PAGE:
Personal life[edit]

Byrd was the son of Colonel William Byrd III and Mary Willing Byrd. He was also the grandson of William Byrd II, who is considered the founder of Richmond, Virginia.

On June 8, 1807, Byrd and his wife purchased a tract of 600 acres (2.4 km2) in Monroe Township, Adams County, Ohio, known as Buckeye Station and Hurricane Hill, from their brother-in-law, General Nathaniel Massie. The Byrds' home sat on a ridge overlooking Kentucky and the Ohio River. After his wife's death on February 21, 1815, Byrd moved to Chillicothe where he lived and worked for a year before moving to West Union, Ohio.[14]

While residing in West Union, Byrd met and married Hannah Miles (died August 14, 1839) on March 8, 1818. From his diary, Byrd showed an extreme consciousness on matters of physical health and religion. Byrd purchased an area called "Sinking Spring" in Highland County because he believed the waters there possessed medicinal properties conducive to health and longevity. He guarded the diets of his family and himself. By his place at the dining table, Byrd kept a small silver scale, upon which he weighed every article of food allowing a certain quantity of fat, sugar and phosphates with each portion given to himself and his family. Byrd, along with at least one of his sons, had a deep interest in the Shakers movement and made significant donations to the movement.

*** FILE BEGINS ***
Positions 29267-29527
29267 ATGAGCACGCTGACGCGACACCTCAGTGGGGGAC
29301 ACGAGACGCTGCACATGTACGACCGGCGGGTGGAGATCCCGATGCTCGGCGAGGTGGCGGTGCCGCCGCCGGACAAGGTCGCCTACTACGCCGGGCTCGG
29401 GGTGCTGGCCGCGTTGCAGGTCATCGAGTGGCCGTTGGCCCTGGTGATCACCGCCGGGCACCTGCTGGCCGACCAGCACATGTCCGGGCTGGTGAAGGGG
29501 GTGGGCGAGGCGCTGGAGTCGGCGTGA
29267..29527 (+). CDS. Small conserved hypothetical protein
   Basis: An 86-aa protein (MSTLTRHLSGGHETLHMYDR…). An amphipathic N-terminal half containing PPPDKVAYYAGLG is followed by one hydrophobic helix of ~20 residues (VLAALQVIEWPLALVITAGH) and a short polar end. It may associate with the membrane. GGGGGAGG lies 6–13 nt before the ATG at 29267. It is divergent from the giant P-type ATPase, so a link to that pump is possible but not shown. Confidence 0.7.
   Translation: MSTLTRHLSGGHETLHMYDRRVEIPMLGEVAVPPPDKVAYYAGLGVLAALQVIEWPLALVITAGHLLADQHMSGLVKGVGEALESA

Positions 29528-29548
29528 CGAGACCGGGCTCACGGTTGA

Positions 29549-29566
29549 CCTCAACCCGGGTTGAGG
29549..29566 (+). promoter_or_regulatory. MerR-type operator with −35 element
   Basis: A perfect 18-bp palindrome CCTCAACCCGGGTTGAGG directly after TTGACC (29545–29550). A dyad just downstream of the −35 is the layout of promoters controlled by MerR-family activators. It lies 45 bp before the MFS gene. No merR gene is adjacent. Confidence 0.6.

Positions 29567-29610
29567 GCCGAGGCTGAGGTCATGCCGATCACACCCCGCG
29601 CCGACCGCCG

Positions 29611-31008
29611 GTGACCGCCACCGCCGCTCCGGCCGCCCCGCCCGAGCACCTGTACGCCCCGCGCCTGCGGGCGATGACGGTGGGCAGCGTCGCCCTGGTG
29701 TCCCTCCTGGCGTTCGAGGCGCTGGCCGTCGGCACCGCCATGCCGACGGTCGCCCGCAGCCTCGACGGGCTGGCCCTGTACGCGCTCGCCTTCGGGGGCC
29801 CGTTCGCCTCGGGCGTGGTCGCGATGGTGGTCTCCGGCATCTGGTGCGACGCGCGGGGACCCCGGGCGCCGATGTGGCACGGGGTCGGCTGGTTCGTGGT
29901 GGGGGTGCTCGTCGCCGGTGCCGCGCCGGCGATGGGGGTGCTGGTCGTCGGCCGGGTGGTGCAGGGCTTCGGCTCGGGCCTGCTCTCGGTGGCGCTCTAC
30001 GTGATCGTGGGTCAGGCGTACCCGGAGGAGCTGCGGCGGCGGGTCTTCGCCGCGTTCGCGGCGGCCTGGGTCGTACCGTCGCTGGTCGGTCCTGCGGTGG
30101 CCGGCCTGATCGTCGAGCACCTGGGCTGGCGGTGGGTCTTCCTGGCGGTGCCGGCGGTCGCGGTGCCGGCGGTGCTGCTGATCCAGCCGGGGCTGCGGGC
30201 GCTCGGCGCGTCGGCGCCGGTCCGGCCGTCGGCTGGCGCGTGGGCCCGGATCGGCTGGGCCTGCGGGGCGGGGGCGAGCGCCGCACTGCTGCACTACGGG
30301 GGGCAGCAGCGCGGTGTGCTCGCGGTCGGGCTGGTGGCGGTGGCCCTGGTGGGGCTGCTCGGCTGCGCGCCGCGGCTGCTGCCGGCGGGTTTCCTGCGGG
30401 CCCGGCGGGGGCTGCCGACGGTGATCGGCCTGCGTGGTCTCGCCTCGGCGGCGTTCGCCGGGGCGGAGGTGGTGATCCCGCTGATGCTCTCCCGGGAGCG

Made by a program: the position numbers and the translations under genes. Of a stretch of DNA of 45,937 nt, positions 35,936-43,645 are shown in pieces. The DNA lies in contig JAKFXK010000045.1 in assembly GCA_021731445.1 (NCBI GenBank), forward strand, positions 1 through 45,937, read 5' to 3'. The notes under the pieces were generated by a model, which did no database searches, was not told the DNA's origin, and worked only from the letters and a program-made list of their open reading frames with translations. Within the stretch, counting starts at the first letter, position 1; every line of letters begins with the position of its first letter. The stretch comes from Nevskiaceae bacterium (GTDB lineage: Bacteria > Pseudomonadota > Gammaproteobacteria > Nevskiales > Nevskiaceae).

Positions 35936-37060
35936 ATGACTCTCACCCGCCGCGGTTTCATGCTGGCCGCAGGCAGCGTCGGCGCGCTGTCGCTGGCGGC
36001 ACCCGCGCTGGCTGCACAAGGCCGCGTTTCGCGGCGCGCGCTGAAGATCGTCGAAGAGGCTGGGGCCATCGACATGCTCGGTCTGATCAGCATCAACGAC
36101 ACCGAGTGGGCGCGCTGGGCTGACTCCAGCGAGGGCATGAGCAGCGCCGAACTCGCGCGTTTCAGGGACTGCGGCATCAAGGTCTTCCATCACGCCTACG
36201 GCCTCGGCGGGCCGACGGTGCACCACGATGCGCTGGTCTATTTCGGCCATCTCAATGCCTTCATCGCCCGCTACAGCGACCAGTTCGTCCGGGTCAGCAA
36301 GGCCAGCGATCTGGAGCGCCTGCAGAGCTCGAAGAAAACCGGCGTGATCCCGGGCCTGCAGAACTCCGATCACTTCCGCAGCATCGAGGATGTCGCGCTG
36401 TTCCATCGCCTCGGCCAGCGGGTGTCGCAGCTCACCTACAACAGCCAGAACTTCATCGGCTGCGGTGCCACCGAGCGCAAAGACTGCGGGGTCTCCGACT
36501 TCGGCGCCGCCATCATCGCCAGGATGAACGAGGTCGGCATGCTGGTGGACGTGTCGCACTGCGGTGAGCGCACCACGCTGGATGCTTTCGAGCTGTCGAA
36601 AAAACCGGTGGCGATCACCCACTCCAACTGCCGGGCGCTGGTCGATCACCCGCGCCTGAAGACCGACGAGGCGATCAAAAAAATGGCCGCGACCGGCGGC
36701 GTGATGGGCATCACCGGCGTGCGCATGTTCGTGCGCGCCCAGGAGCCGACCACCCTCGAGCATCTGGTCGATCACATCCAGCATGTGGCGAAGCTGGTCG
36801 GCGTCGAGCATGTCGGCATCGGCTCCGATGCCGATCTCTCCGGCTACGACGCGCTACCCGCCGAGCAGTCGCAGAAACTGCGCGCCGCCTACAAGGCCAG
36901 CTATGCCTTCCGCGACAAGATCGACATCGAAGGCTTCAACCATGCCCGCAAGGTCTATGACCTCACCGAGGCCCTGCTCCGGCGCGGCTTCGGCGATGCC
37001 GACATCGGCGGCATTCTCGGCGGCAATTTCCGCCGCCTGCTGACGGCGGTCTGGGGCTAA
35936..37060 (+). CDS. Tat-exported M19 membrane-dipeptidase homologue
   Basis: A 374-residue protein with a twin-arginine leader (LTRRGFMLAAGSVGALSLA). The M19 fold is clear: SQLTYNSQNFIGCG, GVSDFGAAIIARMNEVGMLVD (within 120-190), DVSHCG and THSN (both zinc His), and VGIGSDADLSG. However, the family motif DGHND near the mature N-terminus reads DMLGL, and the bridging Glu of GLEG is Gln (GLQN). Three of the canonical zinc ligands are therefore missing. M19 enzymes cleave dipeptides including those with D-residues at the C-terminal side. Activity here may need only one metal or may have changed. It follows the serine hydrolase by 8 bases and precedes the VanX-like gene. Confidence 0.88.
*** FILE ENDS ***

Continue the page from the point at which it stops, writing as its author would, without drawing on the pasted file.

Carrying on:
The children from Byrd's first marriage were Mary Powell Byrd, Kidder Meade Byrd, William Silonwee Byrd, and Evalyn Harrison Byrd. The children from his second marriage were Jane Byrd and Samuel Otway Byrd.

Death[edit]

Judge Byrd died on August 25, 1828 at the age of fifty-eight and was interred at the old rural cemetery, Sinking Spring, Highland County, Ohio.[5]

References[edit]

  1. ^ Evans, Nelson Wiley; Emmons B. Stivers (1900). A History of Adams County, Ohio: From Its Earliest Settlement to the Present Time, Including Character Sketches of the Prominent Persons Identified with the First Century of the Country's Growth .... E B. Stivers.  pp. 526–527; J. W. Klise stated that Byrd began his legal education with his uncle. J. W. Klise, ed., State Centennial History of Highland County, 1902; 1902. Reprint. Owensboro, KY: Cook & McDowell, 1980, p. 168.